Help mitigate risk, and coach your drivers with HD video, AI and driver data – find out more.

Q: What challenges does your company face?

A: Like most trucking companies, we have issues with driver shortages, driver safety and accident prevention or accident mitigation. The last point is especially problematic, given the trend these days to sue truckers for everything, leading to frivolous and costly lawsuits that are hard to disprove without evidence which impacts insurance premiums. This is likely why trucking has become a market that many insurance companies are exiting, leaving trucking companies with few insurance options.

Getting better control of over our trucks, while putting ourselves in a better position to defend against false litigation, was one of the biggest reasons I was interested in using video.

Q: How has in-cab video helped Champion Trucking?

A: We installed the dash cams as a pilot in five or six of our vehicles. We didn’t want to commit to a larger purchase until we were comfortable that the technology worked. It turned out we didn’t have to wait long for the definitive proof.

A few months after installation, one of our tractor trailer drivers was hauling a load over the Ohio River into Kentucky. He’s in the right lane, and knows his lane will end in a few miles, so merges into the left lane. A car that wants to go faster than our driver is going comes up behind him, angrily swings around him, passes him and cuts in front of him. Then, without warning, slams on his brakes. Well, our driver couldn’t possibly stop in time and the trailer ends up hitting the back of the car.

The driver of the car told police it was our fault. I was able to pull up video of the incident, clearly showing it was the car driver’s fault. We shared that with police, and the car’s driver was cited. More importantly, that driver’s insurance company covered the damages to the front of our truck. Without that video, I’m certain we’d have been found at fault and paid a hefty claim. I’m also certain our insurance rates would have gone up.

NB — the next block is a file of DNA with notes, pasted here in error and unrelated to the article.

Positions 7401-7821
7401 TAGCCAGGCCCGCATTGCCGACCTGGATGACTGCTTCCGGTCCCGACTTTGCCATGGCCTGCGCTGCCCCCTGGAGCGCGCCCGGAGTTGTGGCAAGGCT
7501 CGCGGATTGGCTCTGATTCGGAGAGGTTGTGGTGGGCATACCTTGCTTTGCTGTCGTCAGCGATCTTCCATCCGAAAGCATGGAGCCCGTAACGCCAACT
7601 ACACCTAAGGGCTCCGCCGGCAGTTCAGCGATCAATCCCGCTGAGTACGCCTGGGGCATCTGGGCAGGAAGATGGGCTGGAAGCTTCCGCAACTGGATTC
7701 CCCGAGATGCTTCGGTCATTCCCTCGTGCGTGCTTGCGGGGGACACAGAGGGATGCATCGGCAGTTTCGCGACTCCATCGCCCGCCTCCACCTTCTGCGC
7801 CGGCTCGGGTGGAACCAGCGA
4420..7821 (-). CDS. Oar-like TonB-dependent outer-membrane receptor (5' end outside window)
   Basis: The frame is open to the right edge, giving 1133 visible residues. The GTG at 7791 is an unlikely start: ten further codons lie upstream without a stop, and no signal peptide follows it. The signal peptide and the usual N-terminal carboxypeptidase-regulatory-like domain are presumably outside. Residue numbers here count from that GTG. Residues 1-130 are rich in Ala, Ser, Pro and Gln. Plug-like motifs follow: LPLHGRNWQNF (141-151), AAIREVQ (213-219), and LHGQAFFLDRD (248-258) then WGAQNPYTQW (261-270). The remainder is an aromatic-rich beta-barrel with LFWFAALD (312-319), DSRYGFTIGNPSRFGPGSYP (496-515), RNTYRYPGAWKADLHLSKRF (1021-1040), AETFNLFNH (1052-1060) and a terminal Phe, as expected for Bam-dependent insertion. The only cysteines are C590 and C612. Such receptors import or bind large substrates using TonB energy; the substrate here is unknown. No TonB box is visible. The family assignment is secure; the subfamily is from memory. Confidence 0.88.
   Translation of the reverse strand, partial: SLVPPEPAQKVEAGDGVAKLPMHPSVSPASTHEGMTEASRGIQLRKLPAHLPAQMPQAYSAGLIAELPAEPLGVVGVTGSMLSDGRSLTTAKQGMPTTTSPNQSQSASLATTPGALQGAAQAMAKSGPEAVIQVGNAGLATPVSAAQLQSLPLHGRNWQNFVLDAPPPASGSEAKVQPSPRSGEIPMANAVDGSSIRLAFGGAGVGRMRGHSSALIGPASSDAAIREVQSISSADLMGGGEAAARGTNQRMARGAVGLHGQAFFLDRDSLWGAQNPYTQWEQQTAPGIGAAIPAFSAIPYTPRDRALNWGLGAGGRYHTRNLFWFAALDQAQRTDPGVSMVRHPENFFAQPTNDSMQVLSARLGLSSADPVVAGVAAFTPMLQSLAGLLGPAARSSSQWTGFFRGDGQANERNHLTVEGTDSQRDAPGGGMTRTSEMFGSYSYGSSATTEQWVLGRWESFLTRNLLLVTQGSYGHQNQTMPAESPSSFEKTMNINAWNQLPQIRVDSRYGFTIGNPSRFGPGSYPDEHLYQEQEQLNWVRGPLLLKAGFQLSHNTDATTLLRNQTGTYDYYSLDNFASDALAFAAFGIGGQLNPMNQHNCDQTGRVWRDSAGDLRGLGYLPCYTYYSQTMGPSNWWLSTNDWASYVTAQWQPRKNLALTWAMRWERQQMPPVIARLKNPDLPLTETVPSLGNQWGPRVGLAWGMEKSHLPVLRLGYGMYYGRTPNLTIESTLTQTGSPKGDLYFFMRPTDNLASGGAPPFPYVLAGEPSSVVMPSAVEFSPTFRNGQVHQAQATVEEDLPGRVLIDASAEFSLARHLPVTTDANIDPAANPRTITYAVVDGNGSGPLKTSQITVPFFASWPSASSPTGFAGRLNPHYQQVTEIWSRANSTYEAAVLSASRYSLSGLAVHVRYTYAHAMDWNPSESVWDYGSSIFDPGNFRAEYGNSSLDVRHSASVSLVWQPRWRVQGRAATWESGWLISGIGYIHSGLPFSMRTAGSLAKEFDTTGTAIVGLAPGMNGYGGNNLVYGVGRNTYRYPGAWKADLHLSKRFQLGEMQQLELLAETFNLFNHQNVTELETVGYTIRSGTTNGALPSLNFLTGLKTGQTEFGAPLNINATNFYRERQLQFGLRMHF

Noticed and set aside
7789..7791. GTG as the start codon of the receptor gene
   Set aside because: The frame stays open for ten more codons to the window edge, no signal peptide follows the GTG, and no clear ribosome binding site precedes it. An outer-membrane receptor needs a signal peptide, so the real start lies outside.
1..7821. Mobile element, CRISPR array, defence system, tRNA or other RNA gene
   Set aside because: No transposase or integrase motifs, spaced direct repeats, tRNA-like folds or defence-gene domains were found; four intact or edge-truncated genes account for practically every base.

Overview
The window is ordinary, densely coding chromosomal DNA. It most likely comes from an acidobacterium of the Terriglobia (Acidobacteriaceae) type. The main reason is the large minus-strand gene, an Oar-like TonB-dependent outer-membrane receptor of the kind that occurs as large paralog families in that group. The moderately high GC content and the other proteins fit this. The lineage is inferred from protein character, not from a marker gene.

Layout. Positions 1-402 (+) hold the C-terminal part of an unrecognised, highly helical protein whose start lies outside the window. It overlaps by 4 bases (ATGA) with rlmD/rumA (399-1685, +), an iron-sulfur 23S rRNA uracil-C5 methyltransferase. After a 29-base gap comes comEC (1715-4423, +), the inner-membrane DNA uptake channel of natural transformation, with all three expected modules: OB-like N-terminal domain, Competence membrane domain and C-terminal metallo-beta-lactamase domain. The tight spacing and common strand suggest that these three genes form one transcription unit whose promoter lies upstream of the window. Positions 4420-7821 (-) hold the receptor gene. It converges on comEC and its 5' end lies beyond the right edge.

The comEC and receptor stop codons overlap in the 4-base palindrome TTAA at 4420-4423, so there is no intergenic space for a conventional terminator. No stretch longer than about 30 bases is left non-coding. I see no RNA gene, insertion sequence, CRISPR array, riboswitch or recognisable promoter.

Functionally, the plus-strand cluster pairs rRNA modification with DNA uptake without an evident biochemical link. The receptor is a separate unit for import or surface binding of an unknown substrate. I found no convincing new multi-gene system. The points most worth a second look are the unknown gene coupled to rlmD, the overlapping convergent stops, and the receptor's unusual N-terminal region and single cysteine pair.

A few weeks ago, I received an automated harsh braking alert for one of our dump trucks that didn’t fully stop at a stop sign. We take safety very seriously, and though I did have to take disciplinary action, I was able to use this as a coaching moment and sit down and review the video with the driver to help him understand how to improve his driving.

Q: Did you expand your usage of video after that incident?

A: Two days after that incident, I purchased twenty more dash cams, and I plan to have them in every fleet vehicle by the end of the year. As we’ve utilized it, we’ve begun to appreciate it above and beyond just disproving claims.

For example, a few weeks ago, I received an automated harsh braking alert for one of our dump trucks that didn’t fully stop at a stop sign. We take safety very seriously, and though I did have to take disciplinary action, I was able to use this as a coaching moment and sit down and review the video with the driver to help him understand how to improve his driving. Because we’re a smaller operation, one of the hats I wear is that of safety manager. And, I have to say, integrated video helps me to better fill that role and keep a closer eye on how vehicles are operating while on the road.

Q: What other technologies does Champion Trucking use?

We've had Verizon Connect GPS Tracking for about eight years, and have since added other technology to support ELD and electronic HOS, as well as tracking our assets and optimizing routes for our drivers. Since some of our tractor trailers are by law required to have an ELD, we made sure to have them installed by the December 2019 deadline. They’re integrated with our existing tech, which lets me view everything from one place.

Q: How do these technologies impact your day-to-day business life?